end of a mathematical proof.
- q.v. (quod videre) literally
"which to see" -- used as an imperative. Used after a term or
phrase that should be looked up elsewhere in the current document
or book. For more than one term or phrase, the plural is quae
- Re (in re) means "in the matter
of", or "concerning". Often used to prefix the subject of replies
to memoranda and latterly, emails. Nominative case singular 'res' is the Latin
equivalent of 'thing'; singular 're' is the ablative case required
by 'in'. Some people believe it is short for 'regarding'.
- REG (regina), "queen". A part of the monarch's title,
it is found on all British coins minted during the reign of a
monarch who is a queen. Rex, "king" (not an abbreviation)
is used when the reigning monarch is a king.
- R.I.P. (requiescat in pace), "may he/she
rest in peace": a short prayer for a dead person. It can also mean
requiescant (plural) in pace, i.e. "may they"
- ( sic ) "thus". [ 'nuculear' (sic) ] Indicates that the text is
literally transcribed from the original. Often written in
parentheses following a misspelled word to indicate that the error
is the original writer's mistake — and that the copy proofer saw
the error, but rightly did not correct it. May also be used to
indicate that idiosyncratic, questionable, or archaic usage is from
the original, and not introduced accidentally during
- viz. (videlicet) means "namely, to wit, precisely,
that is to say". In contradistinction to i.e. and
e.g., viz. is used to indicate a detailed
description of something stated before, and when it precedes a list
of group members, it implies (near) completeness. Example: "The
noble gases, viz. helium, neon, argon, xenon, krypton and radon,
show a non-expected behaviour when exposed to this new
- vs or v. (versus) means "against" (sometimes is not
- Example: "From Figure 1 that shows force (in newtons) vs. mass
(in kilograms) we can derive the acceleration of the body." Or,
"The next football game will be the knights vs. the sea
Less common abbreviations and usages
Many words and abbreviations have been in general use, but are not
often used nowadays:
- in litt. (in litteris) :
Latin for "in a letter [or other documented correspondence]"; often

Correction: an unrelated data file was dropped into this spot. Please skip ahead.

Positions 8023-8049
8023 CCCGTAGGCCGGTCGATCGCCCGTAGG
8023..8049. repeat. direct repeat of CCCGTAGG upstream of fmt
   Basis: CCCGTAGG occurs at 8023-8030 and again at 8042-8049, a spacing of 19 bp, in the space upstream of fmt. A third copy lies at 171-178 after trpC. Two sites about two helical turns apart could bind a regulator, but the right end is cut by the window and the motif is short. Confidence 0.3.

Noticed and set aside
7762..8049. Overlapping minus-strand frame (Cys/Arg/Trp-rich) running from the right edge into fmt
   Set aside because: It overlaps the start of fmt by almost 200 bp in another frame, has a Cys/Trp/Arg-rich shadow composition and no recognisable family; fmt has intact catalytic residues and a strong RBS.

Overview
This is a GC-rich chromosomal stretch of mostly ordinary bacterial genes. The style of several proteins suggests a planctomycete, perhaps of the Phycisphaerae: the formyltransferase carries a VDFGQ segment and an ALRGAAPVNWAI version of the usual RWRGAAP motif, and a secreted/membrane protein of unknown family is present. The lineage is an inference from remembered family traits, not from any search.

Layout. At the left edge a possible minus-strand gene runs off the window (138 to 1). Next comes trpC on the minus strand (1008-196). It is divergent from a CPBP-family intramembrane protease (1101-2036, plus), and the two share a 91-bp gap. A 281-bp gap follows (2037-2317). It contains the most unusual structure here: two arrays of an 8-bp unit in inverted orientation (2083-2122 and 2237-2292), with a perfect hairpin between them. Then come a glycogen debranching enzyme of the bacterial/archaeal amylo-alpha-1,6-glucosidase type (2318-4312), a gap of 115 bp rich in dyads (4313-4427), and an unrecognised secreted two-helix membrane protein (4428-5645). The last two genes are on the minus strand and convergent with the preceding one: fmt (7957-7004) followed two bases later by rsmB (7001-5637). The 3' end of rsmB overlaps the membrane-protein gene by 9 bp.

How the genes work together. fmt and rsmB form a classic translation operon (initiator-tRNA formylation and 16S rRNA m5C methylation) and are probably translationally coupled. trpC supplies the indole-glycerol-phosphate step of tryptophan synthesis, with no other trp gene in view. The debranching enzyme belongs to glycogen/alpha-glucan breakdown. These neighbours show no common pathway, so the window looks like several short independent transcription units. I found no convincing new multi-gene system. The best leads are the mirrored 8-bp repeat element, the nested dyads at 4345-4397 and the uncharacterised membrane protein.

followed by a date.
- a.U.c. (ab Urbe
condita or Anno Urbis conditae) : Latin
for "from the foundation of the
City": it refers to the founding of Rome, which occurred in
753 BC according to Livy's count. Used as a reference point in
ancient Rome for establishing dates, before being supplanted by
other systems. Also anno Urbis conditae (a.U.c.) ("in the
year that the City [Rome] was founded"). For example, the year 2007
AD is the year 2760 ab Urbe condita (753
+ 2007 = 2760); though, rigorously speaking, the year
a.U.c. begins on April 21, the birthday of Rome (i.e. the day that
Romulus was traditionally believed to have
founded the Eternal City).
- et seq. (et sequens), et
seqq or et sequa. (et sequentes, or et sequentia)
: "and the following" (use et seqq or et sequa. if "the
following" is plural). Not unlike the full colon [ : ] which means
"the following" i.e. that which follows is a listing of that which
precedes the ' : '. ( Incorrectly used, "the following:" )
- loq. (loquitur), "S/he
- O.D. (oculus dexter) :
"the right eye". Used in vision correction prescriptions.
- O.S. (oculus sinister)
: "the left eye". Used in vision correction prescriptions.
- r. (rexit) : 'ruled'.
Used for the time period of a monarch or other ruler's reign
(e.g.: Mehmet III [r. 1595 – 1603])
- Q.E.C. (quod erat
construendum) : "which was to be constructed" (after
constructing something, normally to show its existence)
- sc. (scilicet) means literally "one may know".
Sometimes abbreviated scil. It is equivalent to the
English phrase "to wit" and has virtually the same meaning as
"videlicet" (literally, "one may see"), which is usually
abbreviated as "viz." These expressions are not to be confused with
"i.e." (id est), equivalent to "that is". Their meanings are
similar, but there is a distinction which should be observed: "sc."
and "viz." introduce a clarification; "i.e." introduces an
- S.T.T.L. (sit tibi terra
levis) means "May the earth rest lightly on you" and was
used in similar manner to R.I.P.
- s.v. (sub verbo) : "Under the
word or heading", as in a dictionary
- S.V.B.E.E.V. (si vales bene est ego valeo): "if you
are well, it is good. I am well."
- ult. (ultimo mense) :
"last month" (see also inst. and prox.)
- V.C. (vi coactus) : "on
constrains". Used when forced to sign ("or else...")